"Honesty pays up to $10,000," read the pamphlets handed out in front of the Internal Revenue Service district office at lunchtime yesterday by a whistle-blowers' group of current and former IRS employees.
It wasn't a social comment on the price of virtue, but a reward offered by the National Coalition of IRS Whistle-blowers for information leading to the arrest and conviction of "corrupt IRS officials."
Lunch-goers in Hopkins Plaza showed little apparent interest in collecting the bounty. Asked if they worked for IRS in the federal building, no one would admit to it.
"People don't want to give their names, and they don't want to let you know they have information, for fear of retaliation" by the IRS, said coalition spokesman Mike Lashaway. That's the reason the organization was founded, to provide employees with a safe place to blow the whistle on IRS misconduct confidentially, he explained.
The group was formed in 1985 by an arm of the Church of Scientology, which has been involved in two decades of legal battles with the IRS over its tax-exempt status. Members of the church hierarchy were convicted of conspiracy to steal IRS documents and bugging agency meetings.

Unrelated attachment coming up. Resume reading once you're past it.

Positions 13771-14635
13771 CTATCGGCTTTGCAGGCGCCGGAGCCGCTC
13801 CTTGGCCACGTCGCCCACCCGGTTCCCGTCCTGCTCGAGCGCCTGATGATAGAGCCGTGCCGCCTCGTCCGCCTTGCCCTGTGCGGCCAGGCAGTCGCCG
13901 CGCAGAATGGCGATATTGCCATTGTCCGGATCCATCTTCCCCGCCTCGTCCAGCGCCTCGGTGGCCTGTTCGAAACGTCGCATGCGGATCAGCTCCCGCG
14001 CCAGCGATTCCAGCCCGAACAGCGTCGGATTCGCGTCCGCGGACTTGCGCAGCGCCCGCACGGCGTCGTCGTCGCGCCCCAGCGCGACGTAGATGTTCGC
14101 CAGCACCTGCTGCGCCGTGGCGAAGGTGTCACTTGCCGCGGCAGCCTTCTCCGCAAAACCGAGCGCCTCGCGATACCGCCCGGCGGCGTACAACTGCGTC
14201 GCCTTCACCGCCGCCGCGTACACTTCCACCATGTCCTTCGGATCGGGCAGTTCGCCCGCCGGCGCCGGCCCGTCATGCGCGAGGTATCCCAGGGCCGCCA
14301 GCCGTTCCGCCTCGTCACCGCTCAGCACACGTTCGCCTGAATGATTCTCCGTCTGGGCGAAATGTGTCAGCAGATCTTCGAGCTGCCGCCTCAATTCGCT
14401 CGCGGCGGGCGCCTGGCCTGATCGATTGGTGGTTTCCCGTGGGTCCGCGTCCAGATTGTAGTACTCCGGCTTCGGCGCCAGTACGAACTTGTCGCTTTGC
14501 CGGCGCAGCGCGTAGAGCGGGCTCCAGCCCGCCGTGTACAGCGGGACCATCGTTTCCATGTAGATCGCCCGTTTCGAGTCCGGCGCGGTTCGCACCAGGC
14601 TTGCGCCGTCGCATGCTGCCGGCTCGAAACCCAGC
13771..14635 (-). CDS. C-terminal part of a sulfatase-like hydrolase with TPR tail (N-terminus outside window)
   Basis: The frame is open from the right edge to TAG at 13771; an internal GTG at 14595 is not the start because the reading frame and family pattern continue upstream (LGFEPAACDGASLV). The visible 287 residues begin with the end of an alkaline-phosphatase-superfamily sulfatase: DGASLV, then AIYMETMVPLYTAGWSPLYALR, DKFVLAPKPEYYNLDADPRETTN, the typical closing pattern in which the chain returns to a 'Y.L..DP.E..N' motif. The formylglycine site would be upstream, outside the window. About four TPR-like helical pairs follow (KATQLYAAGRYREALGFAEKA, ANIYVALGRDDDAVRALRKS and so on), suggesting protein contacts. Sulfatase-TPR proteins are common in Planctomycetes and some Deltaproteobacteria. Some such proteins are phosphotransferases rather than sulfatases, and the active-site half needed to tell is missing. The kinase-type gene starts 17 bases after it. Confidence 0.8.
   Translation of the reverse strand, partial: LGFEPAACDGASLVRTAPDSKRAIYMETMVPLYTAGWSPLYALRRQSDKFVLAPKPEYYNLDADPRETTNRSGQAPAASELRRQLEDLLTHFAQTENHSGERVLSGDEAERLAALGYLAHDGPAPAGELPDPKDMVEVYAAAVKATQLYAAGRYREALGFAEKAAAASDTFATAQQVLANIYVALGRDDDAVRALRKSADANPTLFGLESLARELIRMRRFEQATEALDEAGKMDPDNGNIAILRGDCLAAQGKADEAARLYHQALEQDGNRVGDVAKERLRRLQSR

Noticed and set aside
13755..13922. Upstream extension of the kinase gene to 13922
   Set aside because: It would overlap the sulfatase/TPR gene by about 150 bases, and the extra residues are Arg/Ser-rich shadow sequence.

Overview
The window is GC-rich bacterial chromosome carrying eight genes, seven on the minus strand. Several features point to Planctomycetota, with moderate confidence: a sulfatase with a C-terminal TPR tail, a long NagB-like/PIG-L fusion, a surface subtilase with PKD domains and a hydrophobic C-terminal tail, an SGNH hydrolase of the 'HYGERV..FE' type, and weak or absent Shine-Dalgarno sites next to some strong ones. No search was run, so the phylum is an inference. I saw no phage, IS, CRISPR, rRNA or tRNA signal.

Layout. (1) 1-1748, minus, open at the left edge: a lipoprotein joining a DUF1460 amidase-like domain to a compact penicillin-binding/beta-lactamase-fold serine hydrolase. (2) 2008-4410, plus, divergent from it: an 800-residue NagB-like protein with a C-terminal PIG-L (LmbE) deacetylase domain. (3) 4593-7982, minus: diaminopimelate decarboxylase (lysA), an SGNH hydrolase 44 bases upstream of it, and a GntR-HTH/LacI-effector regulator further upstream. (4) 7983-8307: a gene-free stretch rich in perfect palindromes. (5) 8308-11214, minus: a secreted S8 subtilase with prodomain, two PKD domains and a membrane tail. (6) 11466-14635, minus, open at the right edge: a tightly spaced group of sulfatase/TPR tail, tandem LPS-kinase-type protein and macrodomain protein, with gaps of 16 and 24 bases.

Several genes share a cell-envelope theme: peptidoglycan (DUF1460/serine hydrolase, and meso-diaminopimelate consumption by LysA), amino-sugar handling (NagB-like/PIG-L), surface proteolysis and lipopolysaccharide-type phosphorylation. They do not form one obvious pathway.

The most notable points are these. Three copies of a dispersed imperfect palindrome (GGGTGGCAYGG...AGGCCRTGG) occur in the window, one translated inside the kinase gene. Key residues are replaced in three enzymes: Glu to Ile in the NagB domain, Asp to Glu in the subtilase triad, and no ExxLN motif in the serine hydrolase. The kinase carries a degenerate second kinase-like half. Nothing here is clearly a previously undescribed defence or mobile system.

The coalition, whose 5,000 members are said to be mostly current and former IRS employees, has produced several reports of agency misconduct that have been used by congressional investigators. Its president is Paul J. DesFosses of Pocatello, Idaho, a former 19-year agent with IRS.
The four-month reward offer has yet to result in an arrest, Mr. Lashaway admitted, but the campaign in several cities has sparked interest by IRS employees in reporting alleged irregularities. Congressional hearings on IRS abuses held a year ago have also encouraged more tips from agency employees, Mr. Lashaway said. A House subcommittee report cited the probability of at least 50 to 60 cases of serious senior-level misconduct in the agency, adding that wrongdoing by senior IRS managers has often been ignored by the service's own investigative arm.
The whistle-blowers' group also charged yesterday that black employees of the Baltimore IRS office have complained of unfair disciplinary practices and have filed complaints with the Equal Employment Opportunity Commission.
"Baltimore is one of the offices where this has been a particular problem, but it has happened across the country," Mr. Lashaway said.
The IRS and the National Treasury Employees Union earlier this year began a study of possible discriminatory discipline against minorities and a report is expected early next year.